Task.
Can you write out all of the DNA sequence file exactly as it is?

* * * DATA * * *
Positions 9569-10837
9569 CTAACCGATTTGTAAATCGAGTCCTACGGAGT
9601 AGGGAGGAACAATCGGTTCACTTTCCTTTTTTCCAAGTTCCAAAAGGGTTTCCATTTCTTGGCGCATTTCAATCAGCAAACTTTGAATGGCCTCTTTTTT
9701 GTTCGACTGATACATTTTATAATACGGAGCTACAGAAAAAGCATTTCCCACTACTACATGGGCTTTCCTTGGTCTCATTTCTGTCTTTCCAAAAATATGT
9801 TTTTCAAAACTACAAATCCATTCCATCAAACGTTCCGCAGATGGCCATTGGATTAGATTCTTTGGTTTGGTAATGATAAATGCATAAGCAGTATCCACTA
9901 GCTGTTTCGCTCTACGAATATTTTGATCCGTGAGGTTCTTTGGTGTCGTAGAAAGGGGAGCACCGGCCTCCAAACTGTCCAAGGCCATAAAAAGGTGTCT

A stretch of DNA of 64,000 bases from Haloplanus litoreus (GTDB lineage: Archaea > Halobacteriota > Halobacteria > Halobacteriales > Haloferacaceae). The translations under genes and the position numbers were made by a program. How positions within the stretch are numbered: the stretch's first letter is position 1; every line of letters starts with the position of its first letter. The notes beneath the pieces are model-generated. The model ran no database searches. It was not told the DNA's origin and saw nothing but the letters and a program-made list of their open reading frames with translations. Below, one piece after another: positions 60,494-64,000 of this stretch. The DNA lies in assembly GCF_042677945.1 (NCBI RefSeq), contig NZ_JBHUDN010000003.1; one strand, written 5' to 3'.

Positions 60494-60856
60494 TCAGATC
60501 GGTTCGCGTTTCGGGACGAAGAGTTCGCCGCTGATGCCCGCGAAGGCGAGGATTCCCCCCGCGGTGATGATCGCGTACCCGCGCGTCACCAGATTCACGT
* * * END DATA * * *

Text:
Positions 9569-10837
9569 CTAACCGATTTGTAAATCGAGTCCTACGGAGT
9601 AGGGAGGAACAATCGGTTCACTTTCCTTTTTTCCAAGTTCCAAAAGGGTTTCCATTTCTTGGCGCATTTCAATCAGCAAACTTTGAATGGCCTCTTTTTT
9701 GTTCGACTGATACATTTTATAATACGGAGCTACAGAAAAAGCATTTCCCACTACTACATGGGCTTTCCTTGGTCTCATTTCTGTCTTTCCAAAAATATGT
9801 TTTTCAAAACTACAAATCCATTCCATCAAACGTTCCGCAGATGGCCATTGGATTAGATTCTTTGGTTTGGTAATGATAAATGCATAAGCAGTATCCACTA
9901 GCTGTTTCGCTCTACGAATATTTTGATCCGTGAGGTTCTTTGGTGTCGTAGAAAGGGGAGCACCGGCCTCCAAACTGTCCAAGGCCATAAAAAGGTGTCT

A stretch of DNA of 64,000 bases from Haloplanus litoreus (GTDB lineage: Archaea > Halobacteriota > Halobacteria > Halobacteriales > Haloferacaceae). The translations under genes and the position numbers were made by a program. How positions within the stretch are numbered: the stretch's first letter is position 1; every line of letters starts with the position of its first letter. The notes beneath the pieces are model-generated. The model ran no database searches. It was not told the DNA's origin and saw nothing but the letters and a program-made list of their open reading frames with translations. Below, one piece after another: positions 60,494-64,000 of this stretch. The DNA lies in assembly GCF_042677945.1 (NCBI RefSeq), contig NZ_JBHUDN010000003.1; one strand, written 5' to 3'.

Positions 60494-60856
60494 TCAGATC
60501 GGTTCGCGTTTCGGGACGAAGAGTTCGCCGCTGATGCCCGCGAAGGCGAGGATTCCCCCCGCGGTGATGATCGCGTACCCGCGCGTCACCAGATTCACGT